Derick E. Hingle-US PRESSWIRE
The Spurs are causing turnovers at a higher rate this year. Is this an indication of yet another philosophical change from the team?
The big story for Spurs fans so far is the team's improved defense. Right now, they are allowing 97.7 points per 100 possessions, almost 5 points less than last season. It is still ridiculously early and that mark seems impossible to maintain (last season the Celtics led the league with a 98.2 DRTG), but something just seems different from other years. The offense is not there yet, but the Spurs are grinding out victories by preventing their opponents from scoring, like in the good old days. Part of that can be attributed to teams not being sharp on offense yet, but it would be silly not to give the noticeably improved defense its due. Perhaps the biggest factor in this development is the team's new found ability to cause turnovers and the adjustments that forces opponent's offenses to make.
The Spurs under Gregg Popovich have never been adept at forcing mistakes from the opponent; they always prefer to keep their own at a minimum, make the other team take a bad shot and rebound the ball. In the last five seasons, the Spurs have finished in the bottom third on opponent turnover percentage, but have managed to overcome that by rebounding at an elite level on their own basket and preventing easy assisted buckets. After four games this season however, the Spurs rank 8th in the league in OTOV% with a mark that would have led the league in 2011/12.
Even if that mark is as impossible to maintain as their defensive rating, by playing passing lanes, pressuring ball handlers and swarming bigs in the paint, the Spurs are creating the threat of a possible turnover and forcing teams to be extra careful with the ball. When an offense and its playmakers need to watch out for Kawhi Leonard's long limbs or Tim Duncan's perfect timing, they take an extra tenth of a second before making the pass, knowing that a mistake could propel a fast break led by a great transition finisher like Tony Parker. It might not seem like that big of a deal, but that extra tenth of second is all a defense needs to adjust and prevent an easy basket. Even if it only slows down the first pass the point guard has to make to start a set, that extra time gives the defense the edge, as they are setting the pace instead of the offense.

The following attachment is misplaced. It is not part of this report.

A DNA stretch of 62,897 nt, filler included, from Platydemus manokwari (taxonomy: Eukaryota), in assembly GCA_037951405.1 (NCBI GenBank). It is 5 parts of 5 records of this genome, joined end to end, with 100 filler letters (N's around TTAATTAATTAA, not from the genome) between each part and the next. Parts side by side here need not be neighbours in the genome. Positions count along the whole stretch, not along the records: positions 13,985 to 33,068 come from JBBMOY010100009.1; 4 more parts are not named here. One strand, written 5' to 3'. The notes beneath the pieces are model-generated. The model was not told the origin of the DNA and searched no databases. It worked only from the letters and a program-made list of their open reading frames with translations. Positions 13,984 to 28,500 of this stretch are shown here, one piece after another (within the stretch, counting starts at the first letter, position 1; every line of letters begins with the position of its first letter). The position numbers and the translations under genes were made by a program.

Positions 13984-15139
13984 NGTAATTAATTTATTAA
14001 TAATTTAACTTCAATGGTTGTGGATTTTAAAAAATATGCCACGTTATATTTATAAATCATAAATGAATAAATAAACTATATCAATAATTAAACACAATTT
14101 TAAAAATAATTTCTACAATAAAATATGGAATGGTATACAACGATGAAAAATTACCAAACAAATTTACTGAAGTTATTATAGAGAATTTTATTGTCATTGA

If this all sounds familiar, it is. The Spurs experienced this problem against OKC in last season's Western Conference finals. Aside from the fact that the refs allowed OKC a lot of contact, the 10 combined steals from Westbrook and Sefolosha during Game 3 changed the momentum and the identities of the teams. After that, the Spurs knew that the Thunder were going to jump at the chance to steal the ball and started playing tentatively, trying to limit turnovers. For an offense that relied on clockwork precision, that hitch was extremely harmful. The pick and roll was shut down, and the ball was getting to shooters a second too late. The previous season the Spurs lost to a Grizzlies team that, on top of having a great frontcourt with Zach Randolph in God mode, was the best in the league at forcing turnovers. If you put pressure on their playmakers by having the threat of a steal loom large, even the best offenses suffer.
Now it is still way too early to make any definitive conclusions as to what this team is going to look like going forward. There is a still a long way to go before we can safely assert the Spurs have in fact shifted defensive philosophies. But if the Spurs continue to ease up on their commitment to a containment-only defense and redefine themselves from a team that does not gamble for steals to one that can cause turnovers, I am confident that the defense will probably be the best we have seen in some time from the Silver and Black.
The early returns give us a lot to be excited about (like the extremely low 42% field goal percentage and 33% three-point percentage allowed) and some things to worry about (like the inability to contest jumpers or the somewhat high personal foul rate). But in my eyes, no sign is more encouraging than the turnover percentage the team is causing. If the Spurs can minimize the regression that is sure to come and stay within the top half of the league in this category, the team will undoubtedly be much better equipped to handle teams in the postseason.
If the offense comes around (and I believe it will), the Spurs could improbably be an even better team than the one that dominated the West up until the last four games of the season. And it all could be the result of changing defensive philosophies. In a league where most teams try to find a winning formula and stubbornly stick with it even after it stops working, the Spurs and Gregg Popovich could be on the verge of evolving once again.